Last ditch lawsuit aims to stop I-70 expansion on environmental grounds

A prominent Denver developer and four other plaintiffs are suing the Federal Highway Administration over its decision to approve a major expansion of I-70 through north Denver.
5 min. read
Kyle Zeppelin, developer and plaintiff. “Ditch the Ditch” activists announce a new lawsuit challenging the I-70 expansion outside the Alfred A. Arraj United States Federal Courthouse, July 10, 2017. (Kevin J. Beaty/Denverite) i-70; i70; ditch the ditch; denver; colorado; denverite; lawsuit; kevinjbeaty;

Attorney Melissa Hailey discusses a lawsuit challenging the federal decision in favor of the I-70 expansion. Plaintiff and prominent Denver developer Kyle Zeppelin stands in the background. (Kevin J. Beaty/Denverite)

A prominent Denver developer and four other plaintiffs are suing the Federal Highway Administration over its decision to approve a major expansion of I-70 through north Denver.

The lawsuit, which was promised by opponents of the project, comes on the last possible day to challenge the federal government's "green light" for the expansion, which will involve sinking the highway below grade.

Kyle Zeppelin, Brad Evans, Christine O'Connor, Kimberly Morse and Jacqueline Lansing are the plaintiffs. They allege that the Colorado Department of Transportation and the Federal Highway Administration did not follow the requirements of the National Environmental Protection Act because the environmental impact analysis did not fully take into account either the effects of tunneling through a Superfund site or the relationship between the highway expansion and the Platte to Park Hill flood control project.

Specifically, they say the city's own documents show that the flood control project was put under city auspices because making it explicitly part of the highway project would trigger additional environmental reviews that would further delay the expansion. CDOT has been pursing the I-70 project for more than a decade.

The lawsuit will seek a temporary injunction to freeze work on both the highway expansion and the flood control project while the courts review the evidence. The ultimate goal is a permanent injunction that sends CDOT back to the drawing board.

"It's not a done deal," said Evans, disputing the position of city and state officials toward the project.

Opponents of the expansion want to see the I-270/I-76 route used for through traffic, with local traffic between Stapleton and downtown handled by surface streets.

Zeppelin is part of the force behind TAXI and other prominent RiNo projects, and he lives in the Globeville neighborhood with his wife and young daughters. He is funding a significant portion of the lawsuit, with the Ditch the Ditch community group also raising more than $50,000 toward the effort.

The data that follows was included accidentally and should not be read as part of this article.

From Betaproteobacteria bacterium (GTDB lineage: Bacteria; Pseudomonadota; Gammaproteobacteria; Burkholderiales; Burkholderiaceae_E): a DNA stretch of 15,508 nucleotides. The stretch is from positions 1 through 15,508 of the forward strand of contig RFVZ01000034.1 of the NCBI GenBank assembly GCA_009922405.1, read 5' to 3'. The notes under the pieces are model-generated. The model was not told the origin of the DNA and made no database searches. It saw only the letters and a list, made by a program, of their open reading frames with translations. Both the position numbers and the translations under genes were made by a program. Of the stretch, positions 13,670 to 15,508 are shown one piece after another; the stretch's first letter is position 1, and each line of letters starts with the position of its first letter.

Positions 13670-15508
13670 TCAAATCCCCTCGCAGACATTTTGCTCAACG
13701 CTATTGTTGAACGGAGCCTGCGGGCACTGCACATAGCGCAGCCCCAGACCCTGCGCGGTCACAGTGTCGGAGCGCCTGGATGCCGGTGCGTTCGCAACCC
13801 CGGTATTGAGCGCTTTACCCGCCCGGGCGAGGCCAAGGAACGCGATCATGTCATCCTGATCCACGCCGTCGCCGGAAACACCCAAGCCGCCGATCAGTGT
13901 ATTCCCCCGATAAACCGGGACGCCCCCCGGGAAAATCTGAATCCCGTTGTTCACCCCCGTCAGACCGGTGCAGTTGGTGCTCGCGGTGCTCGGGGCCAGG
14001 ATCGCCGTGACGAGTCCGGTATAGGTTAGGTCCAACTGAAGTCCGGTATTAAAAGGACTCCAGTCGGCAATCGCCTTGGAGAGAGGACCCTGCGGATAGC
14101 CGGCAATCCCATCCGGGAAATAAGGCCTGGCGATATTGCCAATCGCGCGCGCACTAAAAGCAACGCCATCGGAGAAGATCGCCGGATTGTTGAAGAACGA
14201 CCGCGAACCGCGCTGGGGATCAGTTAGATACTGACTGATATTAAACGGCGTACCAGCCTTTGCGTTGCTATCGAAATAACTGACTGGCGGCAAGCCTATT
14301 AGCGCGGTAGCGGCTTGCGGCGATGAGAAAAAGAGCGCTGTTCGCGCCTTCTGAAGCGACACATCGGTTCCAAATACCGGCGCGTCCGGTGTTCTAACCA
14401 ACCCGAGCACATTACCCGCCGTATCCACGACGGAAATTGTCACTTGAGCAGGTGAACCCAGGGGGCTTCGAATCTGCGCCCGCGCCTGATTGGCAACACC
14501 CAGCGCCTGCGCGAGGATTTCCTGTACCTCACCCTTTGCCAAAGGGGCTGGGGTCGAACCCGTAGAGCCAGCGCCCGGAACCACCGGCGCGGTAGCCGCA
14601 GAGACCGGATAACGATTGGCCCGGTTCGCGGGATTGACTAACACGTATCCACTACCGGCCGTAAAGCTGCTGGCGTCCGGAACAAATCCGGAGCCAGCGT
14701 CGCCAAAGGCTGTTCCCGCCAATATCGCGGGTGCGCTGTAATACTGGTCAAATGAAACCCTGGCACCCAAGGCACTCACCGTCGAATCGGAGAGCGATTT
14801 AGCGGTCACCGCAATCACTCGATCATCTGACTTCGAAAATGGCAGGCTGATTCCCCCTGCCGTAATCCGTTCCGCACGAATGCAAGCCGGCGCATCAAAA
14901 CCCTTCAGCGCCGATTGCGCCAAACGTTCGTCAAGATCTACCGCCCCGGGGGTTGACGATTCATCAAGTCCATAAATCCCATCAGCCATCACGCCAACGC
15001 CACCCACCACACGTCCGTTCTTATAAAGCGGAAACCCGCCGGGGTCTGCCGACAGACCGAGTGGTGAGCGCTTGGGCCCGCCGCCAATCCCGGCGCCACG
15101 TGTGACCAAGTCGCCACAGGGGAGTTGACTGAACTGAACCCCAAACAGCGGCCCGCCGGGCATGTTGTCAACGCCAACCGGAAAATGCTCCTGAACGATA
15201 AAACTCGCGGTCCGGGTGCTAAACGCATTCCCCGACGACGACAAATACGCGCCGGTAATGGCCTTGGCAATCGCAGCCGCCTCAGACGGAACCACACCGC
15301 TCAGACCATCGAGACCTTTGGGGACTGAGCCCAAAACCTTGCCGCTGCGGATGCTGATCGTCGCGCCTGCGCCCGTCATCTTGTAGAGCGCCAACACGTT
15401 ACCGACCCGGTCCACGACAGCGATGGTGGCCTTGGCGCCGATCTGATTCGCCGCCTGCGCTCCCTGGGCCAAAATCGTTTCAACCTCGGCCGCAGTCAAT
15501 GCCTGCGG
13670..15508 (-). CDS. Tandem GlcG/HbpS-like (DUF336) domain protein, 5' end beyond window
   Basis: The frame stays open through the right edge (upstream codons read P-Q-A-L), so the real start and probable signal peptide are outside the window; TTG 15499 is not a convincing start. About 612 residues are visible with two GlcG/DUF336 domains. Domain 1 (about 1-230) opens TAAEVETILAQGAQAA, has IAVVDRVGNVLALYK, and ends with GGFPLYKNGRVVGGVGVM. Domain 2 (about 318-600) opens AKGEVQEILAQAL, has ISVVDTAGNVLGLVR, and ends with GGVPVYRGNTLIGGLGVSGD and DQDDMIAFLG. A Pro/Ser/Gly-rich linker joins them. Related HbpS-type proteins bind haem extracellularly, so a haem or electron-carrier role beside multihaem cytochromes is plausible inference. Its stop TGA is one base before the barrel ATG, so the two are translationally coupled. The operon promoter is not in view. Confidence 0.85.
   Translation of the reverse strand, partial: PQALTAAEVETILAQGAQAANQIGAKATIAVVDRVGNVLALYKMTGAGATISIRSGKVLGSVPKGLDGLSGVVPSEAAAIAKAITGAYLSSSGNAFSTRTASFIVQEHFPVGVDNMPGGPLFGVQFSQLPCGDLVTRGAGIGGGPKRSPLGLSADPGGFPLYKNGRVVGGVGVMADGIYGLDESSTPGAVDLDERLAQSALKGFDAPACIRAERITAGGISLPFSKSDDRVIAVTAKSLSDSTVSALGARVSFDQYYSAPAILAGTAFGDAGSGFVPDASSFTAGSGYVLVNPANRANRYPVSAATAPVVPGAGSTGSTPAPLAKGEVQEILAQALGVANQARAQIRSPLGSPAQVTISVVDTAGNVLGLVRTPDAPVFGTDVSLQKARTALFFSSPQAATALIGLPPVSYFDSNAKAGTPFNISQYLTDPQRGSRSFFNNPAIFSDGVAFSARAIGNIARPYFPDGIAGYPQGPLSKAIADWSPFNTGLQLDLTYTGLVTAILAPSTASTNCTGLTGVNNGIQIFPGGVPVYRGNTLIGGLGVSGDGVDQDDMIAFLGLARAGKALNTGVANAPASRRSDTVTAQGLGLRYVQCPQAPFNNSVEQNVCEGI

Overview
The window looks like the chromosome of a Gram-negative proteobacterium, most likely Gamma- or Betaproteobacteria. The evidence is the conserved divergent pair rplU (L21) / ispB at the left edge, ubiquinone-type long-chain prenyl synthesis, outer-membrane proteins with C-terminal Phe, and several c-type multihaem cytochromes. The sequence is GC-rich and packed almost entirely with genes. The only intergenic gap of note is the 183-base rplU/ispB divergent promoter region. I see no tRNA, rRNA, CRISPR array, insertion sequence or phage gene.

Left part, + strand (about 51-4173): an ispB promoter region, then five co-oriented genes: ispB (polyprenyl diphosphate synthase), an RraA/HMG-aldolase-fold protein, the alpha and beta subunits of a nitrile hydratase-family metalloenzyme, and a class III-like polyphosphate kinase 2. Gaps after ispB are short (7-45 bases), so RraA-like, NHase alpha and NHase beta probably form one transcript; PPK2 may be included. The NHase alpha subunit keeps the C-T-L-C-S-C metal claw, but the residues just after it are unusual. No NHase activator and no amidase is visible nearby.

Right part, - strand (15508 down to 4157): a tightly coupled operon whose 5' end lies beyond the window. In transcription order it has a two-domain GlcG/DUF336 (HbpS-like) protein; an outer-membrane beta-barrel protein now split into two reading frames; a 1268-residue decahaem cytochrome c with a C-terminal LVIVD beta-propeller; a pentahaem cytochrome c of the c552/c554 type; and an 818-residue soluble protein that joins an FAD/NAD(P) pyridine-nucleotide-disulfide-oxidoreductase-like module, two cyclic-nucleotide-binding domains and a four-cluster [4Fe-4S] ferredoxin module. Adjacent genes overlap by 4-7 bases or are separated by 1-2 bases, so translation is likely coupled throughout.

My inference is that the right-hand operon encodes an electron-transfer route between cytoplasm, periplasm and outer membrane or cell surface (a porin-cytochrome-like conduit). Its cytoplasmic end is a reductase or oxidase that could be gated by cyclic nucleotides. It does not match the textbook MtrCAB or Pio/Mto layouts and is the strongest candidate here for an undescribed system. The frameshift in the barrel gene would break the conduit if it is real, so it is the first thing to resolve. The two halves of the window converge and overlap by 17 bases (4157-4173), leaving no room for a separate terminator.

Zeppelin described himself as "unwilling to play the patronage game" and be silent about something he thinks is wrong in exchange for favorable status with city officials.

Kyle Zeppelin, developer and plaintiff, at a press conference with "Ditch the Ditch" activists. (Kevin J. Beaty/Denverite)

This is the third active lawsuit related to the I-70 expansion. Neighborhood and environmental groups are suing the Environmental Protection Agency over changes to how air pollution is measured that make it easier for the I-70 project to comply, and another group of Denver residents are suing the city over the use of City Park Golf Course for water detention. A separate civil rights claim was rejected.

A fourth lawsuit is also in the works related to alleged violations of the Clean Air Act.

Candi CdeBaca, a lifelong Swansea resident and community activist who has been a vocal opponent of the I-70 project, is not a plaintiff, and the plaintiffs in this latest lawsuit are not personally representative of the low-income Latino families who make up the majority of Elyria-Swansea residents most directly affected by the project.

CdeBaca said those residents are represented in the other lawsuits, and it's important to show the broad impact of the project, which includes taxpayers around the state.

"There are a lot of impacted people," she said. "The broader impact we can show, the better."

"This wasn't a surprise," CDOT spokeswoman Rebecca White said. "We've been working on these issues for 14 years. We have absolute confidence in the project and the balance we've struck."

Denver Mayor Michael Hancock said he would not comment directly on the allegations in the lawsuit, but he defended -- as city officials have repeatedly -- the decision to develop the Platte to Park Hill flood control project.

"With the projects that we had as well as what CDOT was doing, it made sense that we not crack that up twice," he said. "It made good economic sense, it made good logistical sense, to do what we did.

He also defended expanding the highway as the best option for the city.

"We will never move completely away from automobiles," he said. "I-70 is critical to the commerce of our region and our state and our city. The question is how do we make it so it is more environmentally safe and more convenient for people who travel it?"

But several City Council members are supporting the lawsuit: Debbie Ortega, Paul Kashmann and Raphael Espinoza, who has been a frequent and outspoken critic of the project, going so far as trying to join one of the other lawsuits related to the flood control project.

The entire city "will be better served if these suits are won by the community," Espinoza said.

Candi CdeBaca with "Ditch the Ditch" activists, discusses the community impact of the I-70 expansion outside the Alfred A. Arraj United States Federal Courthouse, July 10, 2017. (Kevin J. Beaty/Denverite)

Recent Stories